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Thus, for instance, the Lord, in reproving the Scribes and Pharisees, who rejected the Gospel and yet claimed to be the children of God and leaders and examples of godliness to others, significantly inquired, “How can ye escape the condemnation of Gehenna”—the everlasting destruction, the Second Death? (Matt. 23:33.) In rejecting the truth so plainly brought to their attention, and in pursuing the hypocritical course of claiming to be faithful and devoted children of God, they were forming and establishing such characters that repentance would, ere long, be impossible to them. Few, perhaps, clearly realize how serious a thing it is to be making character, and that every act and every thought leaves its impress upon the soul. Every right thought and act tends to establish the character in righteousness, while every wrong thought and act, and every self-deception tends to confirm and establish an unrighteous character. And when a wrong course is adopted and persistently followed—when conscience is stifled, and when reason and Scripture are perverted to selfish ends, until the heart is deceived and the judgment is overcome—who can predict the repentance of such a one?
Such construct characters or wills so out of harmony with God and righteousness as to be fit only for destruction. (Heb. 6:4-6.) How can such “escape the condemnation of Gehenna”? for God will not permit any one to live whose will is confirmed in unrighteousness. How responsible then is the position of those who are building character in themselves and in others! Remember that our characters are manifested by our habits of life; and each act, even the smallest, tends to form some new habit, or to confirm one already established. How important, then, that our thoughts and actions should not be aimless, but with a purpose (1 Cor. 10:31); and, above all, that our lives should be “transformed [re-formed] by the renewing of our minds;” that, putting aside the evil, and all influences which tend toward evil, we should receive of the Lord, through his Word, the “spirit of a sound mind,” the “mind of Christ.” In this view of the case, it is indeed a solemn thing to live, a solemn thing to think, and to act; and it behooves us to guard well our words, our thoughts and our actions, and ever to bear in mind our responsibility to God, both for ourselves and for others as ambassadors for Christ.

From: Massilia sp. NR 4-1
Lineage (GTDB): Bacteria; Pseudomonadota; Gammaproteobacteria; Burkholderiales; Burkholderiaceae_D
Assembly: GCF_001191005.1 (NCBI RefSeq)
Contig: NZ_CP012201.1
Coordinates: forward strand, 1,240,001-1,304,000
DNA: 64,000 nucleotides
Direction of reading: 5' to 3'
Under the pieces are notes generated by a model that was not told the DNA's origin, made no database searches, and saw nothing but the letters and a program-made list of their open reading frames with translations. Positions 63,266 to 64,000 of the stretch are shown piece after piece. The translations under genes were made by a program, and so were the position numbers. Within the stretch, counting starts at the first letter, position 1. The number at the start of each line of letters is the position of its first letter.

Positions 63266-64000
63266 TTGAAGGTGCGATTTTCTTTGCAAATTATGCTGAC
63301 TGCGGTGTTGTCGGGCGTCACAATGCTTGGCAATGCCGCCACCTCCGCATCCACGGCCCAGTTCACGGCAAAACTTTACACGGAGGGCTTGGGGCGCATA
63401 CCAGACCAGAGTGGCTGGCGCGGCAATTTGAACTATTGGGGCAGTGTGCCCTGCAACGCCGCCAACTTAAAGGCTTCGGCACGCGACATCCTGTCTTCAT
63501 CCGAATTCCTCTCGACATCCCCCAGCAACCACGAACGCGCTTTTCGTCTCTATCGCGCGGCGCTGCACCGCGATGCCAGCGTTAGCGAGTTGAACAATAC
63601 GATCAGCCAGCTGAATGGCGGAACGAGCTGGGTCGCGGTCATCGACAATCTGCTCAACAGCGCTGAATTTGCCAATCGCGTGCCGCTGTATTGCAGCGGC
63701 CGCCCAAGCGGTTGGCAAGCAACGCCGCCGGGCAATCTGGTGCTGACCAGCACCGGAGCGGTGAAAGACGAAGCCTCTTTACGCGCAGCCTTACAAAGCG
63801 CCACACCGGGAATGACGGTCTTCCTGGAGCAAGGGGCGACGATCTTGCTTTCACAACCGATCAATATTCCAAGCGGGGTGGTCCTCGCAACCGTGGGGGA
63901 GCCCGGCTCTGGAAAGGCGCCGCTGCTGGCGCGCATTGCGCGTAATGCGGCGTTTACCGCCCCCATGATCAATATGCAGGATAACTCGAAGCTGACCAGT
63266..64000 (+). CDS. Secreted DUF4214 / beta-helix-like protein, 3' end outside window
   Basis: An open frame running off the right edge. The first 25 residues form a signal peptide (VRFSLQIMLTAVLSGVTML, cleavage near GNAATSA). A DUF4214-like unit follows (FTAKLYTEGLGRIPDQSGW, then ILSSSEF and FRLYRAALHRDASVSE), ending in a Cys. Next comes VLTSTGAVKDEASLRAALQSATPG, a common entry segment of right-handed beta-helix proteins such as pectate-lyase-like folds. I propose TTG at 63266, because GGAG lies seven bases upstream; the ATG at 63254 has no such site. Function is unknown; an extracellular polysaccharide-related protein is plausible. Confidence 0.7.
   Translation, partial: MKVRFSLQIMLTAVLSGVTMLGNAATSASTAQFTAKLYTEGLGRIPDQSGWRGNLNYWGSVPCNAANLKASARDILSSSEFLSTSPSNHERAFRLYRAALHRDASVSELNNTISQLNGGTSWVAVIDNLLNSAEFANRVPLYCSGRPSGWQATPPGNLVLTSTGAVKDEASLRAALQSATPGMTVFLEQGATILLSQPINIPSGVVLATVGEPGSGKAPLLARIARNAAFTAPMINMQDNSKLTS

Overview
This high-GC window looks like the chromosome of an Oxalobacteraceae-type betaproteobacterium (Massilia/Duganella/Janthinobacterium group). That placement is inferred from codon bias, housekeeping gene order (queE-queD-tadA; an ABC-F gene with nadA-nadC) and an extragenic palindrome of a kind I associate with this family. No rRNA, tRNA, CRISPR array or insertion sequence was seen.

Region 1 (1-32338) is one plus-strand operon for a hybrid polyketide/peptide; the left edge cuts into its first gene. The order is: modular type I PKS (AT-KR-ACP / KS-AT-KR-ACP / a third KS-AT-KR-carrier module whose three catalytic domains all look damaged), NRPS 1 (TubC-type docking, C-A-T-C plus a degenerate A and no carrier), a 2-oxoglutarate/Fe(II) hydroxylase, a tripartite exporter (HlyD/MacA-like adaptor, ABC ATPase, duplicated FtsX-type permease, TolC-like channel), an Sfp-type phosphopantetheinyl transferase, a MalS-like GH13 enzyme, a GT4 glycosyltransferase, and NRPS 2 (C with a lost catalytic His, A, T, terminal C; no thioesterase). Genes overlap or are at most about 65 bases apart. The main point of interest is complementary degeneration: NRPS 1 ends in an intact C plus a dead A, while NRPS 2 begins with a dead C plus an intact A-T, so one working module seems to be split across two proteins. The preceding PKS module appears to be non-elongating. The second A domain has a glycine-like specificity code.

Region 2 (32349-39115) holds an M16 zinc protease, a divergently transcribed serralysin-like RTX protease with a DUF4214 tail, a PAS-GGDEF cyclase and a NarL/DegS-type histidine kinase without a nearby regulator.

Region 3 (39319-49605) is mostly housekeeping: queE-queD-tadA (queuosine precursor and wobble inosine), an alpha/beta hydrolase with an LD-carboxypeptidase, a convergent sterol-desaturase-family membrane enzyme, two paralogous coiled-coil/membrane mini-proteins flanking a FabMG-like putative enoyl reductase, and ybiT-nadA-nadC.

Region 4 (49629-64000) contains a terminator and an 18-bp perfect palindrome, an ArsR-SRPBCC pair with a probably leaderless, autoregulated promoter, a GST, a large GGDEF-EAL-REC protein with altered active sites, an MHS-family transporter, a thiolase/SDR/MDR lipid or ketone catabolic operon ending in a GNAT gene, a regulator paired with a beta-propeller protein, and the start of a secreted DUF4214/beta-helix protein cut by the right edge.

“And who is sufficient for these things?” Surely none of us in our own strength. We need first of all to give ourselves to the Lord without reserve, and then daily to drink in more and more of his spirit by communion with him through his Word and in prayer; and constantly to watch and pray lest we enter into temptation.
Let all the consecrated endeavor more and more to realize their responsibility, both in the matter of their own character-building and also in that of building up others in the most holy faith and in the character which is the legitimate result of that faith. The issues of eternal life and eternal death are before us, and before those to whom we present this gospel; and therefore it behooves us carefully and prayerfully to present the pure truth of God in all sincerity and in the spirit of Christ before God, ever bearing in mind that it is a savor either of life unto life or of death unto death.
“Grant skill each sacred theme to trace,
With loving voice and glowing tongue,
As when upon thy words of grace
The wondering crowds enraptured hung.
“Give strength, blest Savior, in thy might;
Illuminate our hearts, and we,
Transformed into thine image bright,
Shall teach and love and live, like thee.”
— December 1, 1905 —